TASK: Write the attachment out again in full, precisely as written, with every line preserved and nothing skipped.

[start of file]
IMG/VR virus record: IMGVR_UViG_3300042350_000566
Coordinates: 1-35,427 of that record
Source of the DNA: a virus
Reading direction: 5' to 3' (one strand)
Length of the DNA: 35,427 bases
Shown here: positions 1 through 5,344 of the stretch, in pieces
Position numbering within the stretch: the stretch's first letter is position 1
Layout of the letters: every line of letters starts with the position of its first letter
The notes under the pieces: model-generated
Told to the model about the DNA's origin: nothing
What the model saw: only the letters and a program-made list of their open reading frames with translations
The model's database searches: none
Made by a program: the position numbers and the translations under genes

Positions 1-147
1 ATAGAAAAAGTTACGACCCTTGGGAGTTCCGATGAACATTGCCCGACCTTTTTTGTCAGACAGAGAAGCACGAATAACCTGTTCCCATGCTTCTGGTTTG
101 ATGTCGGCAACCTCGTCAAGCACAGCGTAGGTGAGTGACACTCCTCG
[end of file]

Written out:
IMG/VR virus record: IMGVR_UViG_3300042350_000566
Coordinates: 1-35,427 of that record
Source of the DNA: a virus
Reading direction: 5' to 3' (one strand)
Length of the DNA: 35,427 bases
Shown here: positions 1 through 5,344 of the stretch, in pieces
Position numbering within the stretch: the stretch's first letter is position 1
Layout of the letters: every line of letters starts with the position of its first letter
The notes under the pieces: model-generated
Told to the model about the DNA's origin: nothing
What the model saw: only the letters and a program-made list of their open reading frames with translations
The model's database searches: none
Made by a program: the position numbers and the translations under genes

Positions 1-147
1 ATAGAAAAAGTTACGACCCTTGGGAGTTCCGATGAACATTGCCCGACCTTTTTTGTCAGACAGAGAAGCACGAATAACCTGTTCCCATGCTTCTGGTTTG
101 ATGTCGGCAACCTCGTCAAGCACAGCGTAGGTGAGTGACACTCCTCG